Physically, intellectually, and morally, Lee was a man of large proportions and unusual symmetry. Whether or not he possessed the highest order of genius, he had a mind of large grasp, great vigor and activity, and perfect self-possession. He was modest in his estimate of himself, but not lacking in that self-confidence which gives strength. His mind was pure, and his character upright in an eminent degree. His ruling characteristic was an inflexible devotion to duty, as he understood it, accompanied by a perfect readiness to make any and every sacrifice of self that ,night be required of him by circumstance. In manner he was dignified, courteous, and perfectly simple in temper he was calm, with the placidity of strength that is accustomed to rigid self-control. He was a type of perfectly healthy manhood, in which body and mind are equally under the control of clearly defined conceptions of right and duty. Descended from men who had won distinction by worth, and allied to others of like character, he was deeply imbued with a sense of his obligation to live and act in all things worthily. As a military commander he had thorough knowledge of the art of war, and large ability in its practice. His combinations were sound, and where opportunity permitted, brilliant, and his courage in undertaking great enterprises with scantily adequate means was supported by great skill in the effective employment of such means as were at his command. The tasks he set himself were almost uniformly such as a man of smaller courage would have shrunk from, and a man of less ability would have undertaken only to meet disaster. His military problem was so to employ an inferior force as to baffle the designs of an enemy possessed of a superior one. His great strength lay in that form of defense which involves the employment of offensive maneuvers as a means of choosing the times, places, and conditions of conflict. A military critic has said that he lacked the gift to seize upon the right moment for converting a successful defense into a successful attack, and the judgment appears to be in some measure sound.
In the seven days' fight
around Richmond his success was rendered much less complete than
it apparently ought to have been by his failure so to handle his
force as to bring its full strength to bear upon his adversary's
retreating column at the critical moment. At Fredericksburg he
seems to have put aside an opportunity to crush the enemy whom he
had repelled, when he neglected to press Burnside on the river
bank, and permitted him to withdraw to the other side unmolested.
After his victory at Chaneellorsville a greater readiness to
press his retreating foe would have promised results that for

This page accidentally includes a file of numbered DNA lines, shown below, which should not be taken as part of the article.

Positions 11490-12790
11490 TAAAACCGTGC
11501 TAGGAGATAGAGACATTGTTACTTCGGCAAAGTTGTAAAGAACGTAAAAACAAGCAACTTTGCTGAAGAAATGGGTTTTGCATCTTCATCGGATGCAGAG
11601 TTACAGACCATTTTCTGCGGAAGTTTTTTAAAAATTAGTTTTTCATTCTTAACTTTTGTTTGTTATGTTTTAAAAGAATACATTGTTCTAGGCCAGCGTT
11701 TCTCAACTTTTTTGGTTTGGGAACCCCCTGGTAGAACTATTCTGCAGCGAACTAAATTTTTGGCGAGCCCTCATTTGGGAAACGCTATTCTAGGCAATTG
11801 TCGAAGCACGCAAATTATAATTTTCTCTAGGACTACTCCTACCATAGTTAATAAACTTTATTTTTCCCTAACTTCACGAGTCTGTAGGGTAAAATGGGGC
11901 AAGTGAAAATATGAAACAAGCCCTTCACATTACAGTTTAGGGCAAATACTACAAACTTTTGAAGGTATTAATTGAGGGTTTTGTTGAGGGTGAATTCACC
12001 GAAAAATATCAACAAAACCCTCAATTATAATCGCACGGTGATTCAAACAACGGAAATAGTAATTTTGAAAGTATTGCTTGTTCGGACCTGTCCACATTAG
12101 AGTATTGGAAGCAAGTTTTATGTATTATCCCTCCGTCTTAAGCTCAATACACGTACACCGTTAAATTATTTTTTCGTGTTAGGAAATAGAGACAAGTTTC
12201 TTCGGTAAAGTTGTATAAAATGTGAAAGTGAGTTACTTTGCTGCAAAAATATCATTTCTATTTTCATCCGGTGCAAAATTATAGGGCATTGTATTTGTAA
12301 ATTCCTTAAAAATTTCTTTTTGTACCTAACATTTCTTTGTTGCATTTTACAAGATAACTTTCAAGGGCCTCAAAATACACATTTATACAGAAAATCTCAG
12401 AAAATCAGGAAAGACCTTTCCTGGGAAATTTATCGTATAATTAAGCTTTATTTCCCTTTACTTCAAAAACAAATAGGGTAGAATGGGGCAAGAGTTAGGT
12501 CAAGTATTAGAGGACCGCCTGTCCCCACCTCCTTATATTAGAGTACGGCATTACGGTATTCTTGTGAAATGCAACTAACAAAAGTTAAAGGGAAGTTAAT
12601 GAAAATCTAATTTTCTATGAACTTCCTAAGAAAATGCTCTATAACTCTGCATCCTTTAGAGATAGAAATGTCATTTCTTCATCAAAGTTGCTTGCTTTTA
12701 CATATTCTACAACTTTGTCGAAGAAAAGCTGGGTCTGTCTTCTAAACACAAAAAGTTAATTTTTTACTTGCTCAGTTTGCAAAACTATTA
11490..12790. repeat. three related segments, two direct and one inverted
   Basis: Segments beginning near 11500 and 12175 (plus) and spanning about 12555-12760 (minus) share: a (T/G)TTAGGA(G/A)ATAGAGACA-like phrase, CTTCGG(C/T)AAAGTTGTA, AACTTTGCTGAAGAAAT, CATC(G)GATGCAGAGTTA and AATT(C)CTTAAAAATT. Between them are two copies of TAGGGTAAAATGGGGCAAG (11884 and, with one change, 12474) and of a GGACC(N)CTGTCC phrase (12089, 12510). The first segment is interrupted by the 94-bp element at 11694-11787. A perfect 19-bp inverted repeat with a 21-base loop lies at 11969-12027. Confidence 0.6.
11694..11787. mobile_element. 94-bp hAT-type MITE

lack of that readiness were not achieved. A critical study of his
campaigns seems also to show that he erred in giving too much
discretion to his lieutenants at critical junctures, when his own
fuller knowledge of the entire situation and plan of battle or
campaign should have been an absolutely controlling force. It is
no reflection upon those lieutenants to say that they did not
always make the wisest or most fortunate use of the discretion
thus given to them, for with their less complete information
concerning matters not immediately within their purview, their
decisions rested, of necessity, upon an inadequate knowledge of
the conditions of the problem presented. Instances of the kind to
which we refer are found in Stuart's absence with the cavalry
during all that part of t, he Gettysburg campaign which preceded
the battle, and in Ewell's failure to seize the strong position
at Gettysburg while it was still possible to do so. In both these
eases Lee directed the doing of that which wisdom dictated; in
both he left a large discretion to his lieutenant, in the
conscientious exercise of which an opportunity was
Edited Appleton's American Image Copyright© 2001 by VirtualologyTM
By: Stanley Yavneh Klos
Edited By: Naomi Yavneh Klos, Ph. D.
Mary Randolph Custis Lee, born at, Arlington House, Alexandria co., Va., in 1806; died in Lexington, Va., 6 Nov., 1873, was the only daughter of George Washington Parke Custis, the adopted son of Washington, and the grandson of his wife. In June, 1831, she married Robert E. Lee, by which event he came into possession of Arlington, on the Potomac river, and of the White House, on the Pamunkey. Mrs. Lee had strong intellectual powers, and persistently favored the Confederate cause. She was in Richmond during the civil war, and afterward accompanied her husband to Lexington, where she resided until her death.
"It is well that war is so terrible--we would grow too fond of it."
Born into a famous Virginia family on January 19, 1807, Robert E. Lee served his state with great devotion all his life. His family lived at Stratford and later Alexandria, Virginia. At the United States Military Academy he distinguished himself in both scholastics and martial exercises. He was adjutant of the corps and graduated second in the class of 1829. As a career officer, he served in posts in Georgia and Virginia and as commander of the light batteries, with General Scott, in the Mexican War. He served as superintendent of the U.S. Military Academy from 1848 to 1852. Although he was made lieutenant colonel of the Second Cavalry, family problems forced him into inactive duty for over two years. When the South seceded, Lee reluctantly resigned from the army, hoping to avoid participation in the war he deplored. However, a sense of duty to his state made him accept command of the Virginia forces. His successful strategy, his tactical skill, and the confidence of his troops earned him the respect of the Confederate leaders. President Jefferson Davis appointed him commander of the Army of Northern Virginia on April 1, 1862. The next three years demanded all Lee's strength until he was forced to surrender to General Ulysses S. Grant on April 9, 1865. Lee was paroled and accepted the presidency of Washington College (now Washington and Lee) in Lexington, Virginia. He served in that capacity from September 1865 until his death on October 12, 1870.